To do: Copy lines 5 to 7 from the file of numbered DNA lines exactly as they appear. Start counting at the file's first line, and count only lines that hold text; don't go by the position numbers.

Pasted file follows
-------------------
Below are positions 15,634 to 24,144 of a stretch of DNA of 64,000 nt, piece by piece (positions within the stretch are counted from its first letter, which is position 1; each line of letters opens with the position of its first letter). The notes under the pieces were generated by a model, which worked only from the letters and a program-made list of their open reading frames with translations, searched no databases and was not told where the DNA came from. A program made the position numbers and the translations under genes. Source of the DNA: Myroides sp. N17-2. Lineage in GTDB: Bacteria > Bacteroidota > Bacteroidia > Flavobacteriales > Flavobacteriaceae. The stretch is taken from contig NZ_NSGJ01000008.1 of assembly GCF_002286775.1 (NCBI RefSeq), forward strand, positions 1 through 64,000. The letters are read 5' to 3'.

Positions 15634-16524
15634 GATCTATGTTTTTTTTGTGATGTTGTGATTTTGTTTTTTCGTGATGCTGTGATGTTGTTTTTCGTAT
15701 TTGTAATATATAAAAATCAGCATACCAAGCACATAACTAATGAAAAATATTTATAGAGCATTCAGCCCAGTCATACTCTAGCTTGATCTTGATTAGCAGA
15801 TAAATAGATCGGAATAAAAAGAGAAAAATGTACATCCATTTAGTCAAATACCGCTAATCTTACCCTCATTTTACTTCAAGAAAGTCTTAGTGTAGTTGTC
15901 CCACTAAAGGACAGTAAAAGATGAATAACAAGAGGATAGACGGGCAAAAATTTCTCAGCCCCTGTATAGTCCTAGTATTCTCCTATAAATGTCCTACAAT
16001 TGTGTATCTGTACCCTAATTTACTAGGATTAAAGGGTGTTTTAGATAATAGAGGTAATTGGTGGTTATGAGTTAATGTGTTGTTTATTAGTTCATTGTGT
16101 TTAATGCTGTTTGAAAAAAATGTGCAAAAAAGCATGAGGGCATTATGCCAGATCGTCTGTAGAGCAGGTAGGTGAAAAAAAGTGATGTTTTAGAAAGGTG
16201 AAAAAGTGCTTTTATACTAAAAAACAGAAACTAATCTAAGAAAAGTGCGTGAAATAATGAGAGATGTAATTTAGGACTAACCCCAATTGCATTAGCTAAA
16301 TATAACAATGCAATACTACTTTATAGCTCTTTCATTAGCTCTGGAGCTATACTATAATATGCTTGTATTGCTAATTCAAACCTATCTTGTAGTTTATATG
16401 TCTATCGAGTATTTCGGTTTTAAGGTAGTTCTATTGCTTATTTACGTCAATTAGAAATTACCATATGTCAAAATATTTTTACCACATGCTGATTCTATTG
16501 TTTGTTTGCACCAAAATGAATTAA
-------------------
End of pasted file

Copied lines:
15801 TAAATAGATCGGAATAAAAAGAGAAAAATGTACATCCATTTAGTCAAATACCGCTAATCTTACCCTCATTTTACTTCAAGAAAGTCTTAGTGTAGTTGTC
15901 CCACTAAAGGACAGTAAAAGATGAATAACAAGAGGATAGACGGGCAAAAATTTCTCAGCCCCTGTATAGTCCTAGTATTCTCCTATAAATGTCCTACAAT
16001 TGTGTATCTGTACCCTAATTTACTAGGATTAAAGGGTGTTTTAGATAATAGAGGTAATTGGTGGTTATGAGTTAATGTGTTGTTTATTAGTTCATTGTGT